The room I sit in to work does not have a work table, but it does have loads of books. I call it my library. It has many tables, I have collected them over the years. The french table too delicate to be used as an everyday dining table could be it, but the chairs scare me with their fine legs and straight backs. The rent table that I pounced on at an antique shop is too low to be called a work table, but it works perfectly with my lounge chairs. This is where I sit. The brown leather barrel sofa seat has a lamp, and a lovely tuck in table, just the right height for my laptop, but I have not started working there yet. One must have something to look forward too, I think. And while the pandemic rages, my old furniture meeting my not so old furniture in different combinations must suffice.
Since I cannot travel, I do not meet new rooms. I transform old rooms to new. The drawing room that used to host visitors now our cozy room, we retire to it when we read books that will slowly lull us to sleep on the long sofas. I change it around every fortnight. I need to see it renewed. Also, this is how I keep it clean or why would anyone bother, but we must not speak of such mundane things. We live to rise above the mundane, this is why we keep moving. Or keep it moving, as we can.
The upstairs neighbour is a restless soul too. He has just replaced a window. He had replaced a wardrobe before that, and before that a bathroom. I have seen none of these, I have heard all of them. These houses are built of concrete. Every drill bit reverberates through the walls and through our skulls. We stay patient. The lockdown cannot affect us, it is the neighbour who is cracking under the stress. We can hear him.
Poor chap, we think, all alone on that floor. We do not say it. One assumes the other has thought the same thing, that’s the thing with marriage. Sometimes you do not have to exchange that glance across a room. Or suppress a giggle at a moment you know has been noticed. Time stretches in the pandemic. I remember a weird moment a week later, a month later, retell it and we twinkle our eyes to it, as if raising a glass to the moment.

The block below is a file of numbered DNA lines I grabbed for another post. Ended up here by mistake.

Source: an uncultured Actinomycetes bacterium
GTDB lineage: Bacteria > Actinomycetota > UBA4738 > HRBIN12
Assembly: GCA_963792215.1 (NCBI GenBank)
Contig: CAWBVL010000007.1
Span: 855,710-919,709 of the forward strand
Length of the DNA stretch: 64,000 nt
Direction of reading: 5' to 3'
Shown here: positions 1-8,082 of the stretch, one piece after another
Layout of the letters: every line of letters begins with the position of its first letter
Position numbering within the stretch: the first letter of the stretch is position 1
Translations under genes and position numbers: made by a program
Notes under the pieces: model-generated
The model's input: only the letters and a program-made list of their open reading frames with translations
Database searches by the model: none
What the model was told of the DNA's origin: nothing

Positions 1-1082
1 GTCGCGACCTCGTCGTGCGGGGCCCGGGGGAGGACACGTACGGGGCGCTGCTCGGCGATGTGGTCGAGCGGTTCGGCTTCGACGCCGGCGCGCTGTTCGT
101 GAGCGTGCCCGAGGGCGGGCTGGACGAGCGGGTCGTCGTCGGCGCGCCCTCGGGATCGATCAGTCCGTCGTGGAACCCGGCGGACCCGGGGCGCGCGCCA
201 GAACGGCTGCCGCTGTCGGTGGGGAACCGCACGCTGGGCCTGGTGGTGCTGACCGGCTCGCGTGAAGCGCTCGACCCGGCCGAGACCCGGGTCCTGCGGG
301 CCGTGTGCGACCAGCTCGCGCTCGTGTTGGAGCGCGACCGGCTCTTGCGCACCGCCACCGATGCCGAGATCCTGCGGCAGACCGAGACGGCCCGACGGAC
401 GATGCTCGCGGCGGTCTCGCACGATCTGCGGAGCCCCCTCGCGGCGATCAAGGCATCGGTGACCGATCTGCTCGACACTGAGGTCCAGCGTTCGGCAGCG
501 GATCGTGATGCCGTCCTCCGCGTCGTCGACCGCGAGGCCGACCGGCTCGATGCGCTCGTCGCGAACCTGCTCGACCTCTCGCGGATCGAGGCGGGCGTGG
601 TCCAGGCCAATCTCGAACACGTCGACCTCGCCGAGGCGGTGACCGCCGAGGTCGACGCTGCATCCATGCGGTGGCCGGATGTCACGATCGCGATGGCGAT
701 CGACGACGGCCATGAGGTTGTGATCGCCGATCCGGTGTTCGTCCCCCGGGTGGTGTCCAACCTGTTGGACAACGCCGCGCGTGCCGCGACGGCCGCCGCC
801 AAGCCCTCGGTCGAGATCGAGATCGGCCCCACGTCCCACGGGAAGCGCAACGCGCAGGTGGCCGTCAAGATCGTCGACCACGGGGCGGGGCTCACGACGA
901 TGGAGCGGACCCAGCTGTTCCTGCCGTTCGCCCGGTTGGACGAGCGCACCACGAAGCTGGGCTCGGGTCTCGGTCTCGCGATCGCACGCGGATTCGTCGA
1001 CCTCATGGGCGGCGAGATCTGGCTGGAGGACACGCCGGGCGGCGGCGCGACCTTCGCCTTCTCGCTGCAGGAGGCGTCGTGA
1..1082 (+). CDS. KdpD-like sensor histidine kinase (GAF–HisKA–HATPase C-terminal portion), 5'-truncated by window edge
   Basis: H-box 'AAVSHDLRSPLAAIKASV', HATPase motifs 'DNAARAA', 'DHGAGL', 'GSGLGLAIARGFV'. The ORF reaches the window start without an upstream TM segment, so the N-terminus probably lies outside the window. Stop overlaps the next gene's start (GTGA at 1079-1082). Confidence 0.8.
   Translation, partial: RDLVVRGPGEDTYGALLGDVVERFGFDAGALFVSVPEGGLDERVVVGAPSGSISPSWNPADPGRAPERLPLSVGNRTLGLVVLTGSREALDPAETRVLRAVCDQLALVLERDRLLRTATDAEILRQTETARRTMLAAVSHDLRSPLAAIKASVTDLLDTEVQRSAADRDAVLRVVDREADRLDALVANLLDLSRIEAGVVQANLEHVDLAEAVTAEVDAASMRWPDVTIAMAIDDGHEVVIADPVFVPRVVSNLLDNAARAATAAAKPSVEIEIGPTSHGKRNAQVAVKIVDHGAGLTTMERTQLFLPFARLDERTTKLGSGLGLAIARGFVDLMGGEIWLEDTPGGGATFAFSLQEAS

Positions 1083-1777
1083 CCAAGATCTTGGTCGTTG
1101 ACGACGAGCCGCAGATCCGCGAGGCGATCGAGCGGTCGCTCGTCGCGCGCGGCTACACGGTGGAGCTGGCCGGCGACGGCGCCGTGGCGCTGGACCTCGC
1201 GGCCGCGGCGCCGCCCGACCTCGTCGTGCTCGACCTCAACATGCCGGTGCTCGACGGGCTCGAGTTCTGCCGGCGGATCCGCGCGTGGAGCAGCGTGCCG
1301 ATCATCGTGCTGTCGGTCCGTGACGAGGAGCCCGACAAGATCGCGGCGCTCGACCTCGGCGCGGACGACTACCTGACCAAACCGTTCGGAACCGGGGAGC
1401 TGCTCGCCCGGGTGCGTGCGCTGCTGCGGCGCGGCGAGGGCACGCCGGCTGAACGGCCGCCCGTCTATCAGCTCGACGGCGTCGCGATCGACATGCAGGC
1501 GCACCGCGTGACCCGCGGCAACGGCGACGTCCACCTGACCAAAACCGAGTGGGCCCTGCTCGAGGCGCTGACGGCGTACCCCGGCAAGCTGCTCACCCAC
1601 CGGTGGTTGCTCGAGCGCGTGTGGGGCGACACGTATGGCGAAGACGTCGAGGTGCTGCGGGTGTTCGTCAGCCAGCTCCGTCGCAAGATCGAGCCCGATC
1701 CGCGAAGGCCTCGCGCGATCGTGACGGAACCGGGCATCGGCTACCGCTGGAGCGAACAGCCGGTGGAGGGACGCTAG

We would have shared it there and then, but all the theres are right here now, we do not step out. All the thens have become irrelevant, they are so similar. Days of the week do not matter anymore, except when pretending to remember for work calls, when we quickly scramble to do the math in our head and work it out. Sometimes you hear the other person doing it too, and wonder – will they get there first? Do we even care? Those who don’t, become friends of the moment.
We are a little community of sorts, those of us who have found the moment. Where the other stuff has it’s place, but is just not here. We perform, like we always have. We pretend that calendars and times and schedules matter, as they always have. But we secretly know that if they disappeared, we would still be here, and we would be okay. We would still do what we needed to do, we just would not be rushing and dashing around like we used to before the pandemic.
It has changed us. Some now crave to go back to their old selves because they think they know it. At least they know what do do with it. Or used to, in the old world. I wonder if they will fit in the new. I wonder if our new selves will fit in the new world, one that is here, but has not been fused by our presence yet. It was built in our absence, in the times when our screens stood in our stead. From where we sit, the new world is a giant screen, full of little boxes. Each of us is one little box, a tiny pixel. And when we zoom out, we will be able to see the picture we made. Our world, made in our likeness. Our new normal.